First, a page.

Our blog series Don’t Miss This Episode takes you in to the standout episodes of your favorite shows.
Who in their right mind would set about trying to pinpoint the most unmissable Saturday Night Live? What deranged mind could possibly sift through thirty-seven seasons’ worth of episodes, searching for the best of the best? Internet, meet moi. I am said crazy individual–well, me and these guys. And maybe these ones, too. Whatever. They are my brethren and this is my quest.
Every season of America’s most longstanding and celebrated weekly comedy show has had its ups and downs; cast members that didn’t work, producers who worked too much and recurring characters who simply wouldn’t die. But once in a blue moon (that blue moon being what is in my opinion the show’s heyday–the mid 70′s with Gilda Radner, Bill Murray, Chevy Chase and the like) along comes a show that just seems right. And this is it.
To begin with, there’s the host, Steve Martin. He has hosted the show fifteen times to date (it doesn’t seem right to me that Alec Baldwin has edged ahead–they need to get Martin back on the show, stat), but it’s easy to understand why some people mistook him for a cast member. The reason Steve is so special is that he blends seamlessly into his surroundings and works perfectly alongside the cast members. He’s never “that celebrity doing awkward comedy for a night” as are so many of the hosts today. He’s there not to make an appearance but to add to the comedy, and this episode in particular captures some of his greatest sketches including King Tut, the “Wild and Crazy Guys” with Dan Aykroyd and his hilarious, yet strangely moving dance with Gilda Radner (below), which beautifully toes the line between silly and sublime:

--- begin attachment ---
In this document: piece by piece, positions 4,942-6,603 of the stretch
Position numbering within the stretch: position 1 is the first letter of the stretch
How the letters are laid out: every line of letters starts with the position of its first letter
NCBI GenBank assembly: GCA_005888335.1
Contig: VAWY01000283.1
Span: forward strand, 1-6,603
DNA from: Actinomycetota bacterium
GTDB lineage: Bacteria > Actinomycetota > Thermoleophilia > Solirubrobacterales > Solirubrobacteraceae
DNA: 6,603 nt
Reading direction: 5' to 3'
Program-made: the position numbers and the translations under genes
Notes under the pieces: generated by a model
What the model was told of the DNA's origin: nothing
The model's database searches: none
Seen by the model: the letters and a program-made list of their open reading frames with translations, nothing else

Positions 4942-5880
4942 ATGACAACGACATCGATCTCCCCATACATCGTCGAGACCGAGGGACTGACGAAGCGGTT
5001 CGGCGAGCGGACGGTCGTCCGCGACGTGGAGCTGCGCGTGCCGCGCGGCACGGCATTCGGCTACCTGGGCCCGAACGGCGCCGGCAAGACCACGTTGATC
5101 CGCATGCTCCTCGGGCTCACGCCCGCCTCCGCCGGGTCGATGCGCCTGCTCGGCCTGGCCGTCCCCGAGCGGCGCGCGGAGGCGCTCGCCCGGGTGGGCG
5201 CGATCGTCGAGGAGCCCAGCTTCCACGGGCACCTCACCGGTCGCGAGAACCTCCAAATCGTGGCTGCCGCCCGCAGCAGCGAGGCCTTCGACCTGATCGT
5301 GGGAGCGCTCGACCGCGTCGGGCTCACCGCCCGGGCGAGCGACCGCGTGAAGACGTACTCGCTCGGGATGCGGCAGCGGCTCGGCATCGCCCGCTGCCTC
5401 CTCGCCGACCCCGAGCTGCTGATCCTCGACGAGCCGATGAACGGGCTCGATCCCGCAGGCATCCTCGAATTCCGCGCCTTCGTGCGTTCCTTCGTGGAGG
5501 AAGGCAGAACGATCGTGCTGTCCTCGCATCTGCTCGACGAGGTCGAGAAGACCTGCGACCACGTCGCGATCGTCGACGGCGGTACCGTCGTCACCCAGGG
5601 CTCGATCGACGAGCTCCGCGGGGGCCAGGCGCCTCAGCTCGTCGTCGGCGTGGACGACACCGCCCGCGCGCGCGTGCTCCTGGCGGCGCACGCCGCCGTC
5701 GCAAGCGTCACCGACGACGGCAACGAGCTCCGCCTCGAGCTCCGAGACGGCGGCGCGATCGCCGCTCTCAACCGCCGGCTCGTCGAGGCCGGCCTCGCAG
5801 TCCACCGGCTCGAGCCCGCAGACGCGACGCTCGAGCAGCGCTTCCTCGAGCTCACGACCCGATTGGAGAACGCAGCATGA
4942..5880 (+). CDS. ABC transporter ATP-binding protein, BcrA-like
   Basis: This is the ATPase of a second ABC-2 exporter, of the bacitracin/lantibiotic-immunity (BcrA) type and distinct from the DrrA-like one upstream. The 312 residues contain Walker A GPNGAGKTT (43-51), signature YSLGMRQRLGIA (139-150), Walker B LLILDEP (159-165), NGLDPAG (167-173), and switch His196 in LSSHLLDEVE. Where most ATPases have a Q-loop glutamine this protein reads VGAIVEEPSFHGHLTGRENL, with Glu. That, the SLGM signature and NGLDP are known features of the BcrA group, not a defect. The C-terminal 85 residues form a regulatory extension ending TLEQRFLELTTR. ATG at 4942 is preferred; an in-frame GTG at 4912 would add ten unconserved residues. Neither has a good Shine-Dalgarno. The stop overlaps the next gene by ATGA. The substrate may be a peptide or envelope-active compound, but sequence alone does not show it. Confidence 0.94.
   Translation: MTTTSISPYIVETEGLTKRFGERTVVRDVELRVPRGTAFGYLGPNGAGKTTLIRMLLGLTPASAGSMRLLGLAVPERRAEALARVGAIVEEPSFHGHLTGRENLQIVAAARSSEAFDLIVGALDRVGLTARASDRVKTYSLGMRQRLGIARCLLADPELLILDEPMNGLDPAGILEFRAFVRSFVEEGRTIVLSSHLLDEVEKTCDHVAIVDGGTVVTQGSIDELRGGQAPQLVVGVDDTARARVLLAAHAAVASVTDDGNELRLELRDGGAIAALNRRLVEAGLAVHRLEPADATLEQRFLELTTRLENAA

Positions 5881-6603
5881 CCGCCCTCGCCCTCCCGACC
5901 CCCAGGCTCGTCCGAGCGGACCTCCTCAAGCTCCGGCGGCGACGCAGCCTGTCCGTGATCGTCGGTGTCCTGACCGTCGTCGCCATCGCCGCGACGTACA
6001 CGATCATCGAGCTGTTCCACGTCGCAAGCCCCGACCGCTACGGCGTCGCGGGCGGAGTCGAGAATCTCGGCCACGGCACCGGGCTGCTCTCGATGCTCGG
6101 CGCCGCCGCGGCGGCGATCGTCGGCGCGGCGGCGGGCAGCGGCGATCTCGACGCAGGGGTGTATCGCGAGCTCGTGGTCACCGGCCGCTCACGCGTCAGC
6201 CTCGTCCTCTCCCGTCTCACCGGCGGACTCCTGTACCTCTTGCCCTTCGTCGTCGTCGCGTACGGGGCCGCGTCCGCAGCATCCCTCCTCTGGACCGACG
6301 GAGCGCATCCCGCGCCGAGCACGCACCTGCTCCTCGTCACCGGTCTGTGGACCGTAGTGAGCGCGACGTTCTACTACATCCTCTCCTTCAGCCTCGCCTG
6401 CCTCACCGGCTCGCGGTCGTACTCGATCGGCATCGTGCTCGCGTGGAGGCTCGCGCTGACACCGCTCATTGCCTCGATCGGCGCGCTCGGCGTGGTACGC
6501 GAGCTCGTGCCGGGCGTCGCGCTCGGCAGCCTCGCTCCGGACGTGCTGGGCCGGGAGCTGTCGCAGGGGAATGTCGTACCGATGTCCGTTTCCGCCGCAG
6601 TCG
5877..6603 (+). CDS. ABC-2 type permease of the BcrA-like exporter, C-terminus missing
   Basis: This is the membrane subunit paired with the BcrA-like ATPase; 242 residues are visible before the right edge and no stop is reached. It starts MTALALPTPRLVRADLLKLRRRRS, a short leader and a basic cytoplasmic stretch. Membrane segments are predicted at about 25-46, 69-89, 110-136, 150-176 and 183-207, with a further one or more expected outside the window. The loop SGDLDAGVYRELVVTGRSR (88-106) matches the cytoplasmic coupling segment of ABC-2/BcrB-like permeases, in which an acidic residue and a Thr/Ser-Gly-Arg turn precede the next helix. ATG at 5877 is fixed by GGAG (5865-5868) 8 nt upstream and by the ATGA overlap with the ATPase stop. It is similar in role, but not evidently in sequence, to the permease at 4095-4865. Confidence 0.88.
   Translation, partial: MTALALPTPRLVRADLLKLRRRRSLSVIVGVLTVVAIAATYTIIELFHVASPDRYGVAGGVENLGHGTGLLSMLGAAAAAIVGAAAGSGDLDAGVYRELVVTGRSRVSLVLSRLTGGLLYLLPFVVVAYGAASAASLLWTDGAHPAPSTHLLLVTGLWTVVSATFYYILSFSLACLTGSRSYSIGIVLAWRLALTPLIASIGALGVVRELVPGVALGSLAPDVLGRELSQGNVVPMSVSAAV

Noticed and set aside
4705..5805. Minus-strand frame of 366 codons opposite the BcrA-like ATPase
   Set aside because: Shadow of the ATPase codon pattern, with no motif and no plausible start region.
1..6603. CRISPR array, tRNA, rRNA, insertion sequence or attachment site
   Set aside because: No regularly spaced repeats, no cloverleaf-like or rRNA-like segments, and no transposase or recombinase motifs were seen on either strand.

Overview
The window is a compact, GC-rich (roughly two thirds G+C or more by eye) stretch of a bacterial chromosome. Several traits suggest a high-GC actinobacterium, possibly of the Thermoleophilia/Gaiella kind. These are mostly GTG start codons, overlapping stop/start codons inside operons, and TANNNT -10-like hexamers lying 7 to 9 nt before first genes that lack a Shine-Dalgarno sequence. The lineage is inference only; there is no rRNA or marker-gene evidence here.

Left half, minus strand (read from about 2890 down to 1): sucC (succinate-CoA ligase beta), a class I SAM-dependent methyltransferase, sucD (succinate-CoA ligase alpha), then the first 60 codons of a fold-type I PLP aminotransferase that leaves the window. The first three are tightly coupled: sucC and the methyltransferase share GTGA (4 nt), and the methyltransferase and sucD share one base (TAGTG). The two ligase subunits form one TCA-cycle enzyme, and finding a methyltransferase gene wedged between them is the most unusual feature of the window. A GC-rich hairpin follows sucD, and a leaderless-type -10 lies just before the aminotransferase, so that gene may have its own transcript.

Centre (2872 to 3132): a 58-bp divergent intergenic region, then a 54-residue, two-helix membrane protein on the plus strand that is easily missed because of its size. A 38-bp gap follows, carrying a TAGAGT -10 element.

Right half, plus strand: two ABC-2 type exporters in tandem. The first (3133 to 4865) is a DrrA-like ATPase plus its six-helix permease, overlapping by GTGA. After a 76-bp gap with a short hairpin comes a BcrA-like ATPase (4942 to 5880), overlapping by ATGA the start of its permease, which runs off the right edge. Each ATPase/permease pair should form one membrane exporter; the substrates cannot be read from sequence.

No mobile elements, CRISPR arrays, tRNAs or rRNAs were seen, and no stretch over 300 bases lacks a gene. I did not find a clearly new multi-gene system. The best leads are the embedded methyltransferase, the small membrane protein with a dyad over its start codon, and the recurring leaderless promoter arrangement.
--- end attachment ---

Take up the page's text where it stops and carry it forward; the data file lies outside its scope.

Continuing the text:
And let’s not forget the musical guest (who can often drive an SNL episode into notoriety if not done right–we’re looking at you, Ashlee Simpson). Who could be more perfect than the Blues Brothers, alter egos of immensely talented cast members John Belushi and Dan Aykroyd?
The real joy of watching an episode like this is getting to see performers at the tops of their powers doing precisely what it is they love to do, with an entire creative team behind them pulling together. If reading the history of Saturday Night Live taught me anything it’s that things behind the scenes of this show rarely ran smoothly, but it’s easy to forget that when the writing is so spot-on, the performances hilarious and the sketches so memorable. Many of the cast members in this episode met with untimely tragedy, but this is their real legacy: seeing comedians like John Belushi look like they’re genuinely having fun being onstage and making the country laugh. Don’t miss this episode.